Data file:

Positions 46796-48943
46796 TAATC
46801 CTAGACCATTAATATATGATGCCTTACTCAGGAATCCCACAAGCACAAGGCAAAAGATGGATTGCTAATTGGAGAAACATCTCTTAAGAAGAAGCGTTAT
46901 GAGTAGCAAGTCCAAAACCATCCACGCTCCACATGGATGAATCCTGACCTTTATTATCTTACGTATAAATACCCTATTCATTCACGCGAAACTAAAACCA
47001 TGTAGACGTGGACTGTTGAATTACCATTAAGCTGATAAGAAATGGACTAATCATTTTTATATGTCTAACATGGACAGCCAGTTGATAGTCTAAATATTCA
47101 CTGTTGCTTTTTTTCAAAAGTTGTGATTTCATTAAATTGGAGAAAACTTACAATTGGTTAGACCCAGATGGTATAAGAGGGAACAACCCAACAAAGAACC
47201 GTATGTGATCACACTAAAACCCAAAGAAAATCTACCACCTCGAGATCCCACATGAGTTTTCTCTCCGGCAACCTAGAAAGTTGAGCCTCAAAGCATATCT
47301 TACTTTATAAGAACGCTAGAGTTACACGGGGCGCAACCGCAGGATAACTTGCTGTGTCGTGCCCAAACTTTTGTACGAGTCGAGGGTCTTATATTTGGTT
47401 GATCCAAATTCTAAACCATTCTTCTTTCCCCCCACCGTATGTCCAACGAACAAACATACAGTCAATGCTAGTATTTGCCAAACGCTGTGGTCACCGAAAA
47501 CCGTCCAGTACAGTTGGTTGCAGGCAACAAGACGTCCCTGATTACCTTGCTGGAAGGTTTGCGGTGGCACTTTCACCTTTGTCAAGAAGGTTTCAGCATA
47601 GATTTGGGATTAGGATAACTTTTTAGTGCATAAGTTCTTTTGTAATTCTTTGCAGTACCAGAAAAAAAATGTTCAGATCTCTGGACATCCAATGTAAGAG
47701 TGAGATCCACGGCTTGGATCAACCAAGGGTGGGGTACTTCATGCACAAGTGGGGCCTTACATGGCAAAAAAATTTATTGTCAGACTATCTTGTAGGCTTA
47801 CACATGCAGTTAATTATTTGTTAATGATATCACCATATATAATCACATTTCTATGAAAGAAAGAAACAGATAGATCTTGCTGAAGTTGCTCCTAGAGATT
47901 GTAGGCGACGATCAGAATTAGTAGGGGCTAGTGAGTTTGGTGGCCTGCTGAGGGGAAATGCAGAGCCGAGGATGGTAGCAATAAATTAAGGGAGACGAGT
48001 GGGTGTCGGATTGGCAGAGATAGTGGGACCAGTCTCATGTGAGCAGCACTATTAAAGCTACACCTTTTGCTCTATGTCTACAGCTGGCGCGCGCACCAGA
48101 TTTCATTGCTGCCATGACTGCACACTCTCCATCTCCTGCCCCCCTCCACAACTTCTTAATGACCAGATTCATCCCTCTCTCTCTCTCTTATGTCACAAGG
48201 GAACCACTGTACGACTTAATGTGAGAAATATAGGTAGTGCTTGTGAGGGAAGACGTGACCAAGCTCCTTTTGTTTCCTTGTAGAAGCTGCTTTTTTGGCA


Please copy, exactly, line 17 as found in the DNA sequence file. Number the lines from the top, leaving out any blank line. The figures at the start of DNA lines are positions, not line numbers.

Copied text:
48201 GAACCACTGTACGACTTAATGTGAGAAATATAGGTAGTGCTTGTGAGGGAAGACGTGACCAAGCTCCTTTTGTTTCCTTGTAGAAGCTGCTTTTTTGGCA